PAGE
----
Crews work on excavating Antero Dam this past October as part of the rehabilitation project that began in 2013.
Draining Antero Reservoir: Where will all that water go?
And 9 more facts about rehabbing Denver Water’s 100-year-old Antero Dam
This summer, Denver Water will empty Antero Reservoir to clear the way for significant repairs to the 100-year-old dam. Draining Antero is a major undertaking; the reservoir holds about 20,000 acre-feet of water, enough to supply approximately 50,000 households for one year in the Denver metro area. And such a project is bound to raise questions about the dam, the water supply and the impact on recreational fishing. Here are the answers to questions we thought Coloradans might ask:
1. So what’s wrong with the dam?
Antero Dam is fully operational, but it’s old. The dam has been in service for 100 years, and this rehab project will help ensure that it can operate for another 100 years. That means bringing the dam more in line with current standards of engineering and safety. It’s a big job, but a necessary one, at a cost of $17 to $20 million over several years.
2. How long will the reservoir be empty?
That depends. While the entire dam rehab project is tentatively scheduled to be completed in 2018, we expect to complete the phase that requires the reservoir to be drained by the end of 2015. Barring any weather or construction delays, refilling could begin as soon as spring of 2016. Generally, it takes from one to four years to refill the reservoir, depending on the amount of snowfall and timing of snowmelt. While it may be sooner, the safe bet is that the reservoir will return to its normal operation by late 2018, when construction ends.
3. When you drain the reservoir, where does all the water go?
We will recapture and store the water drained from Antero reservoir in several reservoirs along the South Platte River system, such as Cheesman, Marston and Chatfield.
4. Will draining the reservoir cause flooding or other safety concerns?
Denver Water has opted to draw down the reservoir in a planned and managed way before construction to minimize, if not completely eliminate, any flooding or safety concerns. It will take approximately two months to empty the reservoir. We believe this to be a much safer course of action than allowing water to remain in the reservoir and risking the need for an emergency unplanned release during construction.
Recreationists fish off of a boat at Antero Reservoir in 2009. There are many other similarly accessible and productive fishing locations in Park County for anglers, water enthusiasts and other outdoor lovers to enjoy for the duration of the project.
5. Have you drained the reservoir before?
Antero Reservoir was drained in the late 1990s to complete some repairs to the outlet works of the dam. It also was drained during the 2002 drought. Due to its shallow depth, Antero Reservoir has the highest evaporation rate of any of Denver Water’s reservoirs. In times of low water supply, moving the water to other reservoirs in Denver Water’s system reduces evaporation losses and makes the water available to customers.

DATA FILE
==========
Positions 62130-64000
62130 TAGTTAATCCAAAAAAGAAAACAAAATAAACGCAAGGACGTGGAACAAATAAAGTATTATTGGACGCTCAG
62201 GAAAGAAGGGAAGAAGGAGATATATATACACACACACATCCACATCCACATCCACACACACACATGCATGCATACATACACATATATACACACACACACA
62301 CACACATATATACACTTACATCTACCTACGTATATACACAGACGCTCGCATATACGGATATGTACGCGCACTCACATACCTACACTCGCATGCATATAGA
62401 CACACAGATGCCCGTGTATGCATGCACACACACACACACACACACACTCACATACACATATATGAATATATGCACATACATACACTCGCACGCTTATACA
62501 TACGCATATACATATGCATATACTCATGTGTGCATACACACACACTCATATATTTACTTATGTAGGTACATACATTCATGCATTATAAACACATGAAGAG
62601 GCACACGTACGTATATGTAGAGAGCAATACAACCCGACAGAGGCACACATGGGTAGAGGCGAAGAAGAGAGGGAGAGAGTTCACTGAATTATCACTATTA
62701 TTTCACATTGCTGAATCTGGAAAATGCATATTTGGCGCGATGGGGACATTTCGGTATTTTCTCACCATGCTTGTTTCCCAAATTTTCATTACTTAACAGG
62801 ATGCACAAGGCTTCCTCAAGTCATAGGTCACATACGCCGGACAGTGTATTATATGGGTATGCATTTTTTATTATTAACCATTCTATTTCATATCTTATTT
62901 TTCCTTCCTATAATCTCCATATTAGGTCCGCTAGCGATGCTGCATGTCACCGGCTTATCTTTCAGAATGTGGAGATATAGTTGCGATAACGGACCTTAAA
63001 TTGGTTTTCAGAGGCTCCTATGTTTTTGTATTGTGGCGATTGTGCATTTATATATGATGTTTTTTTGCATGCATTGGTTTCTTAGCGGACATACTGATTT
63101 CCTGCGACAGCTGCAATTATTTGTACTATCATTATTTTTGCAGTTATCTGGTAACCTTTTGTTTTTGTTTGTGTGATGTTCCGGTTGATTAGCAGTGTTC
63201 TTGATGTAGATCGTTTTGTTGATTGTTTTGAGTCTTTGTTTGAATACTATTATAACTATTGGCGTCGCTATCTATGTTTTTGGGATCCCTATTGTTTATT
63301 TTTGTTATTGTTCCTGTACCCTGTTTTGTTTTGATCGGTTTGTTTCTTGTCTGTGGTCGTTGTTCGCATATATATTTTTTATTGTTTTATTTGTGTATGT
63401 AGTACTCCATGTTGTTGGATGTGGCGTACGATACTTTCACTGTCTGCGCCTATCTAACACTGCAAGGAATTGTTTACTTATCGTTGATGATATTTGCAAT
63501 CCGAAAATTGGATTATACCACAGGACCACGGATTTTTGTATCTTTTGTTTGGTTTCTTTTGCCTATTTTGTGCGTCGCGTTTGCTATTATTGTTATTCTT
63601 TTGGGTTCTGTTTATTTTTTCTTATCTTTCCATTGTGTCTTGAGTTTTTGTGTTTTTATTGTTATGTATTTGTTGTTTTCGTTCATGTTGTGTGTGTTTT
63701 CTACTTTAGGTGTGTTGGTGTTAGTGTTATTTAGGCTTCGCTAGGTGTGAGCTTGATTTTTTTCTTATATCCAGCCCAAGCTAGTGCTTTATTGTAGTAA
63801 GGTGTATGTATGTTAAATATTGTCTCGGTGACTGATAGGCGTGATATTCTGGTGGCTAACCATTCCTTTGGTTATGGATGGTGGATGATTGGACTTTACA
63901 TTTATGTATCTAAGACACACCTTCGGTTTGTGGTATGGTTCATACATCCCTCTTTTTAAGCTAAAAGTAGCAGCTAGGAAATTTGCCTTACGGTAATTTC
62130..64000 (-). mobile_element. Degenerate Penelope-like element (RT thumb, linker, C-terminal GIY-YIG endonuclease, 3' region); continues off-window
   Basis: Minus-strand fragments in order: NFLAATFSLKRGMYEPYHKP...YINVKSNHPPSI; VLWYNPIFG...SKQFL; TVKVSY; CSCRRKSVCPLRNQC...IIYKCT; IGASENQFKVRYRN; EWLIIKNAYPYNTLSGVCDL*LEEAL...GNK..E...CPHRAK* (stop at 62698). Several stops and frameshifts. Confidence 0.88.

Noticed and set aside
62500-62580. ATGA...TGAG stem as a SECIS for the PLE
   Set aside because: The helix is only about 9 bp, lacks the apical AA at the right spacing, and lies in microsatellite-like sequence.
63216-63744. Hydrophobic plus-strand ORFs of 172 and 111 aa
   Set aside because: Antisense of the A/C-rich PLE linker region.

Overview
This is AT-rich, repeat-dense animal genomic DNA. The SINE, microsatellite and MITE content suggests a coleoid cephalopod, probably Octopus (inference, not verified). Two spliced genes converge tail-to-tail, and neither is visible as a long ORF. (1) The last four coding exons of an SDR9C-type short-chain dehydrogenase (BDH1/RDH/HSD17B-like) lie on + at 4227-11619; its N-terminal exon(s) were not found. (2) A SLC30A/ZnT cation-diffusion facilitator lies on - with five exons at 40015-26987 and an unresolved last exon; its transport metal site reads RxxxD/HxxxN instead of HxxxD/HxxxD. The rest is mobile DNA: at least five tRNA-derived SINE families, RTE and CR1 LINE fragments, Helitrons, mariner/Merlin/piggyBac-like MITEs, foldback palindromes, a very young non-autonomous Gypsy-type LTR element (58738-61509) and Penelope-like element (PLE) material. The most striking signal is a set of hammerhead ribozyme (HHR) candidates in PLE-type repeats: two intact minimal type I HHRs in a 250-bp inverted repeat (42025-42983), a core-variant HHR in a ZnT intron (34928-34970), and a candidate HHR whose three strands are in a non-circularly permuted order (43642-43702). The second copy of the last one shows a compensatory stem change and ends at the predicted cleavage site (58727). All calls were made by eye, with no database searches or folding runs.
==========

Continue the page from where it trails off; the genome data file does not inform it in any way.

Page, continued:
6. What if we go into drought while the reservoir is empty?
We’re not losing the water from the Antero Reservoir. It will be stored in other reservoirs, where it can still serve as a reserve water supply.
7. If we have enough water in our system to drain a reservoir, why do you stress the need to conserve every year?
We plan to store the water drained from Antero Reservoir in other reservoirs throughout our collection system. Antero Reservoir is a reserve water supply that Denver Water maintains for use when our water supplies run low. Regardless of conditions, it is important that we all use water efficiently.
8. Will we still be able to use the park during construction?
Once we begin to drain the reservoir, the park will be closed to the public for the duration of the project. The park will re-open for recreation once the reservoir has been refilled and recreational opportunities, like fishing, bird-watching and camping, have been restored.
9. Will fishing be better after the project?
While there are no guarantees, we expect the rehabilitation project to provide a long-term benefit to the fishery by allowing us to return the reservoir to a depth of 18 feet (except during drought periods). The reservoir has been operating at a reduced capacity since May 2011, when we lowered the reservoir by 2 feet to investigate the condition of the dam.
10. What effect will this have on fishing at Antero and in other reservoirs in Park County?
Colorado Parks and Wildlife will be increasing the bag and possession limit to eight fish, with no size restrictions, effective Saturday, Jan. 10. Additional information about the bag limit can be found here. Questions regarding fishing at Antero can be directed to Colorado Parks and Wildlife at 303-291-7227.
Once Antero Reservoir closes this summer, there will remain many other similarly accessible and productive fishing locations in Park County for anglers, water enthusiasts and other outdoor lovers to enjoy. We encourage everyone to take advantage of those areas while Antero Reservoir is unavailable. Additionally, fish from Antero Reservoir will be relocated within the county, which may even improve fishing at some of these other locations.